In early middle school I found a new friend. His family had a computer. This was pretty much my first meeting with computers – what they do, how they look and what kind of noises they make. While all of these attributes have changed since then, some properties remain. We learned maths and language by playing games on the computer. What’s interesting is that we learned from experimenting and pattern generalization, not by being actively taught vocabulary or how to do math problems.
In artificial neural network theory, that is modern artificial intelligence for you, there is the concept of supervised learning. You give the network a set of input values and let it know what the appropriate, corresponding output values are [a training set]. The network will, if you’ve managed to do it correctly, and the stars are right, learn the pattern between input and output and be able to predict the correct output for input values it has not been trained for. Humans do this all the time, it’s called understanding things. Only when you understand something will you be able to generalize the knowledge and use it in new situations. At my friends’ place, the computer was supervising us implicitly, by letting us know when we’ve done right, and to some extent, when we’ve done wrong.
We didn’t have access to that many games back then, but we were fascinated by the machine, so we played whatever game we could get hold of. We really liked adventure games like King’s Quest and Space Quest. We would play them whole days at a time, exploring the game worlds and solving puzzles. Looking back, I realize these games were highly educational to us. As the games were in English, our secondary language, we had to work to understand the game text and phrase the instructions to the game correctly. I will forever remember the difference between “three” and “tree”. Space Quest III did not at all accept my instruction to “Kick three” in order to break an old tree in two and use it to get across a gorge, and it got us stuck for days trying to come up with something else to do to move the game along. Each area [screen] in the game would typically come with a description. We soon learned to type ‘look around’ on every new screen to learn what parts of the world we might be able to manipulate. This implied mapping new words to known images. I don’t remember ever using a dictionary while playing, we learned by trial and error and educated guesses on what’s what in each screen. All in all, these games did wonders for our vocabulary, resulting in me getting the top grade at end exams in English at upper secondary school. This is a kind of supervised learning. When we tried multiple solutions, we got feedback if they were right or wrong.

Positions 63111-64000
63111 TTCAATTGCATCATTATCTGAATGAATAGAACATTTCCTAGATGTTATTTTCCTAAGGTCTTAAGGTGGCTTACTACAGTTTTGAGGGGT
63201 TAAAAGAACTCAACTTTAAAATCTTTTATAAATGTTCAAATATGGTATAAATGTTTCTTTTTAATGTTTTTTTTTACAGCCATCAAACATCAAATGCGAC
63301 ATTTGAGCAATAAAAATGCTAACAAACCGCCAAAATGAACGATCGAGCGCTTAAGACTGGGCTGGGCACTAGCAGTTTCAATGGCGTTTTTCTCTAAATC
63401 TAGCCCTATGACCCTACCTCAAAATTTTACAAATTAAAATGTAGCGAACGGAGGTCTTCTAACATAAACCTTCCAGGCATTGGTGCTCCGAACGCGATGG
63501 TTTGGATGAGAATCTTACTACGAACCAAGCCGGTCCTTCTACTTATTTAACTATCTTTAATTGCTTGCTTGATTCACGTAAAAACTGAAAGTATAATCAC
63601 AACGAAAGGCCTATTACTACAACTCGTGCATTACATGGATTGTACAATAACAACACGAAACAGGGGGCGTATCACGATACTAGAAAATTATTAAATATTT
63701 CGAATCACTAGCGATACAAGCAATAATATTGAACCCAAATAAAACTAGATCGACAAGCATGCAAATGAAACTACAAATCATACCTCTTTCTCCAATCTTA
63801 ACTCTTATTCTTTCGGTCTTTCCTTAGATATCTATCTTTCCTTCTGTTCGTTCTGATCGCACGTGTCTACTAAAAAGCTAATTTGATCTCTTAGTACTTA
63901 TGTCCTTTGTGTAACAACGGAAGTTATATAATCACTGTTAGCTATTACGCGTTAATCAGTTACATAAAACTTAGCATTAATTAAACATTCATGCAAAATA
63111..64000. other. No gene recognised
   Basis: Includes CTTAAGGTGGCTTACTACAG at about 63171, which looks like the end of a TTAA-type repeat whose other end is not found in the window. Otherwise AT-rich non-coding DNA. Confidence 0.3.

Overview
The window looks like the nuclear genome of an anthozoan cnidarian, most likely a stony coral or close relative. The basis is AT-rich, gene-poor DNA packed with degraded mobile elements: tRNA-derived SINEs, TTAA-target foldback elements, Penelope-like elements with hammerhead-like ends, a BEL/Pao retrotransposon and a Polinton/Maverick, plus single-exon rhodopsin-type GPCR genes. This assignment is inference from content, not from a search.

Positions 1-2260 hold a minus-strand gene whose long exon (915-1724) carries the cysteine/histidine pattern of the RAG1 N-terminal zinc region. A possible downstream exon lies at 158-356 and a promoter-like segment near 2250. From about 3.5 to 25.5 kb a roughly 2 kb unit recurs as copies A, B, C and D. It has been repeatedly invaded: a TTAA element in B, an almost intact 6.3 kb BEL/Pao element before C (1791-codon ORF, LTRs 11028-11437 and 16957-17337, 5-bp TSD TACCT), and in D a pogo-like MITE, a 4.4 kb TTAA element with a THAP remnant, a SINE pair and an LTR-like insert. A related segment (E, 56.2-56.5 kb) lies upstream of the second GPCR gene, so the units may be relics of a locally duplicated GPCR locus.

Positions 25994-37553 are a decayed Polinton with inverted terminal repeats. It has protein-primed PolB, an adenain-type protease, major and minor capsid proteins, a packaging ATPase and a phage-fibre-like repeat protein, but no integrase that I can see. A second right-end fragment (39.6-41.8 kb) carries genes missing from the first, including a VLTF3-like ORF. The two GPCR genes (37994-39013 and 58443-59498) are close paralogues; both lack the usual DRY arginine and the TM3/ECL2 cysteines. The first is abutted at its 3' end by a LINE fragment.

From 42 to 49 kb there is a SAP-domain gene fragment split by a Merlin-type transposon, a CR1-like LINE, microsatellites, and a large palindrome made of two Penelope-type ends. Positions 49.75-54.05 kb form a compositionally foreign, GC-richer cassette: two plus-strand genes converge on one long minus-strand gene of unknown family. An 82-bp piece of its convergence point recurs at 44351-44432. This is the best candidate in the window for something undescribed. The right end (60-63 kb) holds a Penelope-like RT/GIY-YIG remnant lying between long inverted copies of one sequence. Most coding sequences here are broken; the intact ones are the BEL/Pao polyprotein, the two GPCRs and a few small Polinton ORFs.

Now for something stranger. We found a math game. It had symbols like ‘a’ and ‘b’ and ‘x’ in it, which was totally alien to us at the time. Professor Weissman’s Algebra Tutorials it was called. We didn’t realize then that this was a program to test students’ skills in basic algebra. It had a number of mathematical problems you were to solve. If you failed, it would show you a stepwise solution. It would not explain anything, just show you each line of the calculation. For some reason, this intrigued us and we determined to beat all the challenges in this game. My friend and I would sit together and reason about what the correct solution might be, knowing nothing about the underlying mathematics. That’s how we learned basic algebraic manipulation of equations! I ended up studying engineering at university level and did my share of advanced calculus (maths).
I believe being two and knowing some English and maths already helped our learning significantly.
Thinking along the lines of the tendency to follow the path of least resistance (people are lazy), I believe if we had had other, equally fun, less challenging games, we would have played those instead. Is that the situation today, I wonder? With a plethora of highly entertaining games, how does a game that forces you to stop up and reason compare?